July 31, 2014

You’ve administered a sales assessment to your top candidate. She has an impressive resume and track record of success, but the assessment measured her low on Drive.

What went wrong? Should you still move her into the next round of the hiring process? Should you sacrifice Drive for highly experienced?

Sales Manager Evaluating Salespeople

As hiring managers, it is often tempting to assume that a candidate with substantial sales experience will score high on a sales assessment test that measures Drive. However, it is not uncommon for candidates with seemingly extensive resumes to record lower than expected Drive scores.

Before ignoring the results of the sales assessment, be sure that you are not relying on false information given to you by the candidate. This could include a padded resume or a rehearsed performance during a phone interview.

 

8 Possible Reasons for Experienced Candidates to Score Low on Drive

It might seem a little strange that a candidate that looks great on paper does not measure up to your expectations on Drive. There are numerous reasons why a low Drive candidate can still have an impressive resume.

  1. The candidate relied on brand recognition and collateral materials to sell.
  2. The candidate may have embellished some aspects of his resume.
  3. The candidate is a Settler, and only does the bare minimum to get by.
  4. The candidate is not very resilient and does not have enough Optimism to be considered high Drive.
  5. The candidate’s previous experience may have been with an organization with vague or unchallenging expectations.
  6. The candidate is great at selling themselves, but lacks the necessary Drive to sell products or services.
  7. The candidate was partnered with someone who was high in Drive on his previous sales team and was not required to source and bring in new business on his own (A farmer vs. hunter role).
  8. The candidate knows how to network for his career, but does not apply those skills when out in the field to sell products and/or services.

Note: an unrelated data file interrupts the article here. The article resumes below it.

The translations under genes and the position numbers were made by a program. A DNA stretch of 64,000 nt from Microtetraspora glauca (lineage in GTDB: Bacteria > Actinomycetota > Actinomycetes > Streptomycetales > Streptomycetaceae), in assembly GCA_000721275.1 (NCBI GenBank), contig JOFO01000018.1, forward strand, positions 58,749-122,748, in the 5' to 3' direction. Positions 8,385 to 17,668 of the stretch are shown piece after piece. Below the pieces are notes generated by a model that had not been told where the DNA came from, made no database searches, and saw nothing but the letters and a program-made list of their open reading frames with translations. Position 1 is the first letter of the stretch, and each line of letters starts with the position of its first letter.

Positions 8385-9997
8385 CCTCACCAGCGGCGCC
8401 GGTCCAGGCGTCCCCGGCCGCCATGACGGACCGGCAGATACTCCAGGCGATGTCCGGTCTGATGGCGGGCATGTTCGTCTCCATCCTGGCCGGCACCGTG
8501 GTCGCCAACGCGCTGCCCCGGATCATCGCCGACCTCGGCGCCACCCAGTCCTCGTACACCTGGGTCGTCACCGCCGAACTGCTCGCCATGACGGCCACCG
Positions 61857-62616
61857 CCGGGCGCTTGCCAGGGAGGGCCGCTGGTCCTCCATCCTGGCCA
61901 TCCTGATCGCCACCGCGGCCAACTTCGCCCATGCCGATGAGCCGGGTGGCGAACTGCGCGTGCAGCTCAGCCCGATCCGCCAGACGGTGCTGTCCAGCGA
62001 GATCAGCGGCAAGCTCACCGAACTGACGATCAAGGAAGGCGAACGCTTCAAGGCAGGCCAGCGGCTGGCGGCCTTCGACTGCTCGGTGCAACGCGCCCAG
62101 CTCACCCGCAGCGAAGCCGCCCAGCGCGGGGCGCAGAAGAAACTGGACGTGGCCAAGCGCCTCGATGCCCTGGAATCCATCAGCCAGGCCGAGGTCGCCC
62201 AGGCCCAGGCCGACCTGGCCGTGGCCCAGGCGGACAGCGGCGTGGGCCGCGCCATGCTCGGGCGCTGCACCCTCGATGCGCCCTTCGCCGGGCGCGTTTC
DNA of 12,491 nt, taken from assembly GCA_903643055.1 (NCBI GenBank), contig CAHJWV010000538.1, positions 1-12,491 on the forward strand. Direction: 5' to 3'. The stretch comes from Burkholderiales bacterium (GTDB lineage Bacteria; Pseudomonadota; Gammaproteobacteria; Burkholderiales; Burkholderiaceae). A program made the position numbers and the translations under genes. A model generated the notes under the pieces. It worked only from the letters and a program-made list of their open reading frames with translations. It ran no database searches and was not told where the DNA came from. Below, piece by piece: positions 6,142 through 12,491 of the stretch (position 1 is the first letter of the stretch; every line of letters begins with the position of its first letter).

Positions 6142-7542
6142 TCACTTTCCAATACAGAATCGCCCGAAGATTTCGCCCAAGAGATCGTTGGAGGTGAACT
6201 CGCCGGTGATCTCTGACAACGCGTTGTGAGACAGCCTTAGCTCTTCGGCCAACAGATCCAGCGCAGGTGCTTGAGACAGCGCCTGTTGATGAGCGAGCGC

No matter what the reason behind the low scores, something is not lining up. And, as a hiring manager, it is your job to solve the mystery before making (and regretting) the wrong hire.

 

10 Questions to Ask During the Face-to-Face Interview

If your highly experienced candidate measures extremely low (1-2) on Drive through a sales assessment test, we do not recommend moving forward with this candidate.

Even though, he has experience, he does not have the core aptitude required to sustain sales over the long haul for your company. Don’t waste your time.

If your candidate scores average on the sales assessment (3), you want to be sure that he does not fall into any of the previous categories before making the decision to hire him.

Sales Manager Reviewing Resume

When this happens, we suggest that you ask a few key questions during the behavioral-based face-to-face interview to understand the dynamics at play:

  1. How was your sales team structured at your previous organization?
  2. What was your greatest accomplishment in your career so far? How do you plan to top it?
  3. Tell me about a difficult client and how you handled the situation.
  4. Tell me about a time that you failed to close a sale.